A finite element solution for the fractional advection–dispersion equation

A finite element solution for the fractional advection–dispersion equation The fractional advection–dispersion equation (FADE) known as its non-local dispersion, has been proven to be a promising tool to simulate anomalous solute transport in groundwater. We present an unconditionally stable finite element (FEM) approach to solve the one-dimensional FADE based on the Caputo definition of the fractional derivative with considering its singularity at the boundaries. The stability and accuracy of the FEM solution is verified against the analytical solution, and the sensitivity of the FEM solution to the fractional order α and the skewness parameter β is analyzed. We find that the proposed numerical approach converge to the numerical solution of the advection–dispersion equation (ADE) as the fractional order α equals 2. The problem caused by using the first- or third-kind boundary with an integral-order derivative at the inlet is remedied by using the third-kind boundary with a fractional-order derivative there. The problems for concentration estimation at boundaries caused by the singularity of the fractional derivative can be solved by using the concept of transition probability conservation. The FEM solution of this study has smaller numerical dispersion than that of the FD solution by Meerschaert and Tadjeran (J Comput Appl Math 2004). For a given α , the spatial distribution of concentration exhibits a symmetric non-Fickian behavior when β = 0. The spatial distribution of concentration shows a Fickian behavior on the left-hand side of the spatial domain and a notable non-Fickian behavior on the right-hand side of the spatial domain when β = 1, whereas when β = −1 the spatial distribution of concentration is the opposite of that of β = 1. Finally, the numerical approach is applied to simulate the atrazine transport in a saturated soil column and the results indicat that the FEM solution of the FADE could better simulate the atrazine transport process than that of the ADE, especially at the tail of the breakthrough curves. http://www.deepdyve.com/assets/images/DeepDyve-Logo-lg.png Advances in Water Resources Elsevier

A finite element solution for the fractional advection–dispersion equation

Advances in Water Resources, Volume 31 (12) – Dec 1, 2008
12 pages

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Publisher
Elsevier
Copyright
Copyright © 2008 Elsevier Ltd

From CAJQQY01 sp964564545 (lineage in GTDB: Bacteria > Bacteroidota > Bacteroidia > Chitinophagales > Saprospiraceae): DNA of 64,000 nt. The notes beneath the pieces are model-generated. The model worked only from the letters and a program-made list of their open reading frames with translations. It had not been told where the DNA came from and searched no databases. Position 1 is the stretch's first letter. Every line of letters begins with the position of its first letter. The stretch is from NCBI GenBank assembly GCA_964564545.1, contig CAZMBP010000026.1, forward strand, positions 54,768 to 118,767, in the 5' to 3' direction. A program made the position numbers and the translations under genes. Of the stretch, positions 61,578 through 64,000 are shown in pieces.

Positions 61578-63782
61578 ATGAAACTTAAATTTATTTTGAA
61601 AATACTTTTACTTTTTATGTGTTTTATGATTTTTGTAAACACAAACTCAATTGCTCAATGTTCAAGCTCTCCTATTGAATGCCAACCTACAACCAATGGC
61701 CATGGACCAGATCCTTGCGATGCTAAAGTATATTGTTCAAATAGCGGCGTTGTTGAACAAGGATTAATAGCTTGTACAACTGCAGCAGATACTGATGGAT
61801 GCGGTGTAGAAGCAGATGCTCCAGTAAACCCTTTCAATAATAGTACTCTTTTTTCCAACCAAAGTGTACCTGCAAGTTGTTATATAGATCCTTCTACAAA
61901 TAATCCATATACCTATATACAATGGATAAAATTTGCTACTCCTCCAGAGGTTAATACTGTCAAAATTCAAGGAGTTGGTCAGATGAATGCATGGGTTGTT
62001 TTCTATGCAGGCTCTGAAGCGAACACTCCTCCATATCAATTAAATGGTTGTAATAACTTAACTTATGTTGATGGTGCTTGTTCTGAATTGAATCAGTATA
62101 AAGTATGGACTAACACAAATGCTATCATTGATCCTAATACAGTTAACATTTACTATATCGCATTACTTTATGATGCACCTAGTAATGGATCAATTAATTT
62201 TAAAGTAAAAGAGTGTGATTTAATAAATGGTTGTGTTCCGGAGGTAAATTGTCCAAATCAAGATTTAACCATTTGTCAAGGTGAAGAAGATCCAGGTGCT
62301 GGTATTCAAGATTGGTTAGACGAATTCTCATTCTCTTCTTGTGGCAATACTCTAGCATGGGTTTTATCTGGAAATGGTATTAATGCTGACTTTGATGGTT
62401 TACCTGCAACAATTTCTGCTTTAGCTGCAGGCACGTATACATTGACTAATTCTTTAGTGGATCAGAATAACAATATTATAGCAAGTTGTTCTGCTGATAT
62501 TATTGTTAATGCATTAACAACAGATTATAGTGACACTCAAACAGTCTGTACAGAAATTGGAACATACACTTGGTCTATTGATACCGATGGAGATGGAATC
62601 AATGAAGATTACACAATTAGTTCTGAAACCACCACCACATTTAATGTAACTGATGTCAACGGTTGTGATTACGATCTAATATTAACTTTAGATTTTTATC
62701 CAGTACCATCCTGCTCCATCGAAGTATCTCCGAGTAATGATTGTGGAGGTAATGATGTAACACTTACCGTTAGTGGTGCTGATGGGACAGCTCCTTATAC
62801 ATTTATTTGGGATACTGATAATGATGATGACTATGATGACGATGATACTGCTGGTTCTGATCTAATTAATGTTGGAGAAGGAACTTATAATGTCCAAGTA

ISSN
0309-1708
eISSN
1872-9657
D.O.I.
10.1016/j.advwatres.2008.07.002
Publisher site
See Article on Publisher Site

Abstract

The fractional advection–dispersion equation (FADE) known as its non-local dispersion, has been proven to be a promising tool to simulate anomalous solute transport in groundwater. We present an unconditionally stable finite element (FEM) approach to solve the one-dimensional FADE based on the Caputo definition of the fractional derivative with considering its singularity at the boundaries. The stability and accuracy of the FEM solution is verified against the analytical solution, and the sensitivity of the FEM solution to the fractional order α and the skewness parameter β is analyzed. We find that the proposed numerical approach converge to the numerical solution of the advection–dispersion equation (ADE) as the fractional order α equals 2. The problem caused by using the first- or third-kind boundary with an integral-order derivative at the inlet is remedied by using the third-kind boundary with a fractional-order derivative there. The problems for concentration estimation at boundaries caused by the singularity of the fractional derivative can be solved by using the concept of transition probability conservation. The FEM solution of this study has smaller numerical dispersion than that of the FD solution by Meerschaert and Tadjeran (J Comput Appl Math 2004). For a given α , the spatial distribution of concentration exhibits a symmetric non-Fickian behavior when β = 0. The spatial distribution of concentration shows a Fickian behavior on the left-hand side of the spatial domain and a notable non-Fickian behavior on the right-hand side of the spatial domain when β = 1, whereas when β = −1 the spatial distribution of concentration is the opposite of that of β = 1. Finally, the numerical approach is applied to simulate the atrazine transport in a saturated soil column and the results indicat that the FEM solution of the FADE could better simulate the atrazine transport process than that of the ADE, especially at the tail of the breakthrough curves.

Journal

Advances in Water ResourcesElsevier

Published: Dec 1, 2008

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